There is “IR” and “IR”. Near infrareds (NIR) are in the so called short wave band (SW), while the far infrareds (FIR) are into the long wave band (LW). Some reports the LW/SW border at 4um.
            The ones we are talking about, which your IR thermometer uses to work, are placed in the spectrum between 4-18um (many have narrower band having the lower wavelength limit at 8um). If you look at the graph it stops at 2um. Over that wavelenght the Sun power density is negligible. Your thermometer works there.
            There are two more issues aiming the Sun with the IR thermometer to take into account. The first is the emissivity of the fresnel lens embedded in the thermometer viewing path, which is stimulated by the direct incoming Sun radiation in the UV, visible and near infrared bands. The second is the view angle of that lens. I already discussed this issue with Dr. Spencer in another post. The IR thermometer averages the radiation on its whole view angle. This is not a problem when the target object is greater than the footprint of viewing angle and the target is almost isothermal. If the Sun dish is smaller than the projected view angle onto the immaginary sky background, your thermometer reports a much lower temperature than the one reported if the Sun dish fully fill the view angle.

            I did a check this morning with my 1:12 focused thermometer, when aiming the Sun it read 79°C (I’m in North Italy just 48km West from Milan). If I put a 2mm thick glass layer between the Sun and the thermometer aperture (which is a discrete LW IR blocker), I read just 75°C. This doesn’t mean that much to me, because we should consider the glass self emission due its temperature, and its UV filtering coefficient (which I don’t know), but it states that most of the measured radiation passed throught the glass layer so it was not in the LW IR band, but in the UV-Vis-NIR bands.

            Massimo

        • Anonymous says:

          Hi Hockey Schtick,
          I’ve a doubt, maybe I missed your point: what did you mean with “clear sky + Sun”?
          I explain. If you meant that you are measuring the radiation aiming the Sun dish then the previous message I wrote is what I think about.
          If your “clear sky + Sun” meant “clear sky by day” instead and your “clear sky only” meant “clear sky by night”, then you should take account of the thermal capacitance of the ground surface which is facing your “clear sky” to extrapolate the Sun contribution to the atmospheric “back radiation”. There are many other factors which could change day and night such as the humidity which should be accounted too.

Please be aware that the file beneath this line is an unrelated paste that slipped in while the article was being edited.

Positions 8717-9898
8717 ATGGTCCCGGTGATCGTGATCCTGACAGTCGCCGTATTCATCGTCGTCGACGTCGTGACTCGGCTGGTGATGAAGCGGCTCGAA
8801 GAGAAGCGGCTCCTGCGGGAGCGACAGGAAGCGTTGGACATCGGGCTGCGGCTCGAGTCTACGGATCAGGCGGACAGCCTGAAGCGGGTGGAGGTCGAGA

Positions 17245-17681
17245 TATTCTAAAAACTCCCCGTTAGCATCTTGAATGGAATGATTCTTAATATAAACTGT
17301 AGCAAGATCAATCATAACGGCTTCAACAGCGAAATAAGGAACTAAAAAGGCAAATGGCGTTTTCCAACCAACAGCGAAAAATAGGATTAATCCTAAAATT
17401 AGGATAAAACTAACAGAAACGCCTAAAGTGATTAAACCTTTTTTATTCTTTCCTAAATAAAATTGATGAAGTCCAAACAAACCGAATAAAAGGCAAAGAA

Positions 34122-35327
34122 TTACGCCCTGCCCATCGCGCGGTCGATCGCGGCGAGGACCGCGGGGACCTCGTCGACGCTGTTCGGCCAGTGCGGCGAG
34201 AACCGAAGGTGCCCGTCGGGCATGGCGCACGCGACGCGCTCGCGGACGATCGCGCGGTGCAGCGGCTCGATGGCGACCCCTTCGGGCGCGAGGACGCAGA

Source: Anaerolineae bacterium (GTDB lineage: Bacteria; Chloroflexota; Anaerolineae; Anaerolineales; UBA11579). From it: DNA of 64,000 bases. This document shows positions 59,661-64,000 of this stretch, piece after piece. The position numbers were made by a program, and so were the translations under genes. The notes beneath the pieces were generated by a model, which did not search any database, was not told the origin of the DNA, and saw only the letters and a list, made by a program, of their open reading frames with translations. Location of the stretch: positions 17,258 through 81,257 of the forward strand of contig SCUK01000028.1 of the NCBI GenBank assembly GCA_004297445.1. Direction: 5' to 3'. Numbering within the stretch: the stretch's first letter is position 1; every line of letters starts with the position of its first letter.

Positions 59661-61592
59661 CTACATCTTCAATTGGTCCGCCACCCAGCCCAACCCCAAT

I don’t believe it’s so easy to get it with an IR thermometer.

          Massimo

      • Despite the fact that we do not know the exact frequency response of any given IR thermometer, we can still make some interpretations from the readings which are physically meaningful. For instance, I have found the clear-sky temperature at zenith to vary from 40 deg. F during very humid conditions to 0 deg. F during moderately humid conditions. In fact, since as a meteorologist I am keeping track of how humid the atmosphere is on any given day, I have gotten pretty good at predicting what the IR thermometer will read when I point it at the sky.

        When REAL fall air arrives in Alabama, I’m sure I will measure well below 0 deg. F.

    • don’t trust IR thermometer measurements when pointed at the sun. The sensor is designed to screen out shortwave solar energy as much as possible, which is where most of the Earth’s absorbed energy comes from.

  35. wayne says:

    There are so many commenters above who seem to really want to know exactly what this is all about. I have some notes when I was decyphering K&T’s energy budget so I’ll just post these notes as is, sorry, it’s text.

    It is bound to run off the right edge so just select all of the text and paste back into your text editor such as notepad so you can study it.

    You will notice this spread doesn’t agree with some of K&T’s arrows (such as the 324 back radiation, my spreadsheet computed 222 W/m2 downward radiation), so put in a spreadsheet and you might have a better solution. Forgive if you should find a mistake but I think it’s solid in it’s own right (no “windowing”).

    My notes on Kiehl/Trenberth/et al Global Energy Budget.

    If this runs of right edge,
    copy and paste in a text editor.

    This exactly matches K&T initial parameters but unable to get
    a viable balanced results when trying to include “window” parameters
    used in their budget. When included it wants to set the mean
    altitude to zero and send more radiation down than up and that
    seems impossible by geometry of rays (SW & LW) above a sphere
    and this seems to show that.

    A 1368 Sun – at TOA ( specified )
    B 342 Sun – TSI ( A / 4 )
    C 77 Out – Reflected by the atmosphere ( specified )
    D 30 Out – Reflected by the surface ( specified )
    E 235 In – Total SW radiation from the sun ( B – C – D )
    F 67 Up – Absorbed by the atmosphere ( specified )

    G 168.0 Dn – Absorbed by surface and converted to LW ( E – F )
    H 222.0 Dn – Absorbed LW from the atmosphere by the surface ( N * (1-M) )
    ( This is the “back-radiation” and some call it the
    “greenhouse effect” though it is merely due to
    the fact that ALL MATTER ALWAYS RADIATE in random directions
    and in a blackbody manner and some gases also strongly interact
    in bands per the molecule type being addressed.
    (zero K case ignored here) )
    —–> subtotal 390.0 ( 14.8 ºC )

    I 78.0 Up – Evapo-transperation to atmosphere ( specified )
    J 24.0 Up – Thermals to atmosphere ( specified )
    K 288.0 Up – Remainder of total LW flux to atmosphere ( G + H – I – J )
    —–> subtotal 390.0

    L 6368 Altitude of mean atmosphere (m) (geometric adjusted)